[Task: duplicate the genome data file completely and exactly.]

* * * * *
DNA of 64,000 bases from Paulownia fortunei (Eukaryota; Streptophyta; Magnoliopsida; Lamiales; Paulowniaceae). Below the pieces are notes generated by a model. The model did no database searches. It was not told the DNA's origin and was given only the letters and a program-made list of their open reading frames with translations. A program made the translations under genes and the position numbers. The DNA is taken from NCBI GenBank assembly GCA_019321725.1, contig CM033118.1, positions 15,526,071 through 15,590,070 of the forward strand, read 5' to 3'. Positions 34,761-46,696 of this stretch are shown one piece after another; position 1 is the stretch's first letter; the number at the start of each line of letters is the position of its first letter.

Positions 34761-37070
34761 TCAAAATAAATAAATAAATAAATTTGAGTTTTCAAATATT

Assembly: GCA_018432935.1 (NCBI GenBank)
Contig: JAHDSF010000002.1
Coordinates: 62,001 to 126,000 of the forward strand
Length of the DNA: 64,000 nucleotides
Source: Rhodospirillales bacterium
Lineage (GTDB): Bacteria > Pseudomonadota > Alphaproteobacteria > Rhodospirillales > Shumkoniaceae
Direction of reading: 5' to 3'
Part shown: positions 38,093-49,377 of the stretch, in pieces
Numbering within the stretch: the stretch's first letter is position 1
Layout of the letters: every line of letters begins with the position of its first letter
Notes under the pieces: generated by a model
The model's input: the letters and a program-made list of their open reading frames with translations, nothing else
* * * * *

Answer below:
DNA of 64,000 bases from Paulownia fortunei (Eukaryota; Streptophyta; Magnoliopsida; Lamiales; Paulowniaceae). Below the pieces are notes generated by a model. The model did no database searches. It was not told the DNA's origin and was given only the letters and a program-made list of their open reading frames with translations. A program made the translations under genes and the position numbers. The DNA is taken from NCBI GenBank assembly GCA_019321725.1, contig CM033118.1, positions 15,526,071 through 15,590,070 of the forward strand, read 5' to 3'. Positions 34,761-46,696 of this stretch are shown one piece after another; position 1 is the stretch's first letter; the number at the start of each line of letters is the position of its first letter.

Positions 34761-37070
34761 TCAAAATAAATAAATAAATAAATTTGAGTTTTCAAATATT

Assembly: GCA_018432935.1 (NCBI GenBank)
Contig: JAHDSF010000002.1
Coordinates: 62,001 to 126,000 of the forward strand
Length of the DNA: 64,000 nucleotides
Source: Rhodospirillales bacterium
Lineage (GTDB): Bacteria > Pseudomonadota > Alphaproteobacteria > Rhodospirillales > Shumkoniaceae
Direction of reading: 5' to 3'
Part shown: positions 38,093-49,377 of the stretch, in pieces
Numbering within the stretch: the stretch's first letter is position 1
Layout of the letters: every line of letters begins with the position of its first letter
Notes under the pieces: generated by a model
The model's input: the letters and a program-made list of their open reading frames with translations, nothing else